WANT is the operative word. I can get in and out of a boat with a smaller cockpit, it’s just clumsy for me. Practice makes perfect. I make a point of getting in and out of the boat in various ways to build muscle memory and reduce the clumsy factor. I also try to stretch and do squats to improve my flexibility and grace.

One last suggestion. Don’t ever buy a boat (or car, or bike etc) without sitting AND paddling it. It’s worth the extra time to get to know the boat before buying it.

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@RiverWay always sit in the boat before you try it. I have an orange 12’ x 21" wide SP Tsunsmi that is every bit a sea kayak by design and features that I bought for a 14 year old grand daughter. Although she fit, she preferred a 14’ 0" x 24" Tsunami that she handles well and feels more comfortable in while paddling. The 12’ 9" x 26" Tsunsmi is also feartured and designed as a sea sea kayak. I’ve used it on 21.5 mile trip in open water. I also made the same trip in a 14’ x 28" Pungo rec boat. The problem is neither will handle more extreme conditions like the 14’ 6" x 24.5" and the 17’ 6" x 24" Tsunamis will.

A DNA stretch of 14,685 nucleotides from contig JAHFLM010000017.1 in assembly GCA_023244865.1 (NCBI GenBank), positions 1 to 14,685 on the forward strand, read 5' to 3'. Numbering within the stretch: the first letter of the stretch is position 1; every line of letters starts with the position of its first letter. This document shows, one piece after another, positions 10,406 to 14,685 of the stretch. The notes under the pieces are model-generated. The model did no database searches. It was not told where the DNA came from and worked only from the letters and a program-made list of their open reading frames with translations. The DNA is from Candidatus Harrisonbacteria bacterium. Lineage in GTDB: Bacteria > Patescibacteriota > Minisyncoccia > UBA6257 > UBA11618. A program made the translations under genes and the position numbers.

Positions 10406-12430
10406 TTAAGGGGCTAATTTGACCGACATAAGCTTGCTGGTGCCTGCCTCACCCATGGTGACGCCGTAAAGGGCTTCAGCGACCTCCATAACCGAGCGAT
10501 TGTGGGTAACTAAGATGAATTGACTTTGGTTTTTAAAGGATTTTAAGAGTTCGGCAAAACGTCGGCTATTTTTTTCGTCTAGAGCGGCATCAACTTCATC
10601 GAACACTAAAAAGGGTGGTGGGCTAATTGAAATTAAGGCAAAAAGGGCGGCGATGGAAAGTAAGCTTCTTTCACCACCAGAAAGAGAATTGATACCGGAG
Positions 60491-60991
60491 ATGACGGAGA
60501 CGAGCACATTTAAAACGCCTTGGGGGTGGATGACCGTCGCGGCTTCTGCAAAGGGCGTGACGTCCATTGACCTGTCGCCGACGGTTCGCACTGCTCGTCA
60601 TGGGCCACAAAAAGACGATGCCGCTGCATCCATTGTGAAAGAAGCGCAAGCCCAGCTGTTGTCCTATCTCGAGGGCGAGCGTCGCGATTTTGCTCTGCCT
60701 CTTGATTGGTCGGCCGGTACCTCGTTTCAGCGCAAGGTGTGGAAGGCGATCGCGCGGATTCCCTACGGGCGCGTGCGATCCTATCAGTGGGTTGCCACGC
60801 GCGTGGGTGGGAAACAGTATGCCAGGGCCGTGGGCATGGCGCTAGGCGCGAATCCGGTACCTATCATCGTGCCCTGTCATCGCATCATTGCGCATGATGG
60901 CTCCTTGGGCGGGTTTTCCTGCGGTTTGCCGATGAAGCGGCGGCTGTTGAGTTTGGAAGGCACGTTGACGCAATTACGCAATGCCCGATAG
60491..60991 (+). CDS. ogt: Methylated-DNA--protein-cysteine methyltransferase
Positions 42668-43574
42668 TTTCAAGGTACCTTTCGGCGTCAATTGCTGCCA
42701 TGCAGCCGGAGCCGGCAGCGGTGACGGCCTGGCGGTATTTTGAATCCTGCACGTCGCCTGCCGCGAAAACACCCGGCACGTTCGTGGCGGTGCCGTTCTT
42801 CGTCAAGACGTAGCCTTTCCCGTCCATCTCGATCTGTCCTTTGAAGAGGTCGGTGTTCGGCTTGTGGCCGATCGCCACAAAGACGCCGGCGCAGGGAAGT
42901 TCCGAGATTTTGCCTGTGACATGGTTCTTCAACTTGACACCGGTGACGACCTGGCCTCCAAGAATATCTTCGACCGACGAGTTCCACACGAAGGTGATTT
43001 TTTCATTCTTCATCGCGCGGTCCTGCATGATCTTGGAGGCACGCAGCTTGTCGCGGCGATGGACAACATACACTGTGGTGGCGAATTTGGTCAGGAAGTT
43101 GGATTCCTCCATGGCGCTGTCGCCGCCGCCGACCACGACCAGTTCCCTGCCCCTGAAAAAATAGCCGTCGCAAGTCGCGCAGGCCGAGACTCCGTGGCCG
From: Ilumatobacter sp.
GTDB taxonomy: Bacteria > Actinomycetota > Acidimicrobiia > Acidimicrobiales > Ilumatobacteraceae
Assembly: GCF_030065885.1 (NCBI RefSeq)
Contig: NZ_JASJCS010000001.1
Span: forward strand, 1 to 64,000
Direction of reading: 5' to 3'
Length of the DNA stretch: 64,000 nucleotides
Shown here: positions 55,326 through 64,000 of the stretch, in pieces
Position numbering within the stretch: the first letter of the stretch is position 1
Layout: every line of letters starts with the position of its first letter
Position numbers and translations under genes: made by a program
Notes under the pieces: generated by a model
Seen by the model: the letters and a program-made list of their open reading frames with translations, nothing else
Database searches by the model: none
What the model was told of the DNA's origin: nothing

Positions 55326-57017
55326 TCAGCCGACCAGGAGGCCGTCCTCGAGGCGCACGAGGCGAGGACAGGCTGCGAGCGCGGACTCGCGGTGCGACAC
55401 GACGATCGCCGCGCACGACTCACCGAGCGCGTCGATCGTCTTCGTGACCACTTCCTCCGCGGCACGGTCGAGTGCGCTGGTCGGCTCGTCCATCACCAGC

As waves peak, the shorter boats teter on a wave peak and plunge headling into the base of the next wave, with the wave washing over the deck. The Pungo is wide and stable, but it pounds in waves and there’s a risk of floundering with an open cockpit The 17 foot Tsunami bridges waves better and has around 28 inches more deck to break the waves.

They’re all the same design, but the SP is a junior boat, and at my current weight of 230 lbs, I overload the 14’ 0" x 24" kayak. I fit all the other boats fine. However, I just bought a used 14’ 6" Tsunsmi with rudder, I tried it but found the same problem you had, even though it was identical to my rudderless boat. My point is that I fit but overload a 14 ft boat, while fitting a 12’ 9" x 26" boat which is stable due to the width, even though I overload it as well.

The irony is that my legs fit the 14’ 6" x 24.5" model without rudder and have room to spare, while I can’t get my legs under the thigh pads in the same model with the rudder. The moveable rudder pegs need additional room to operate the.rudder compared to a fixed foot peg.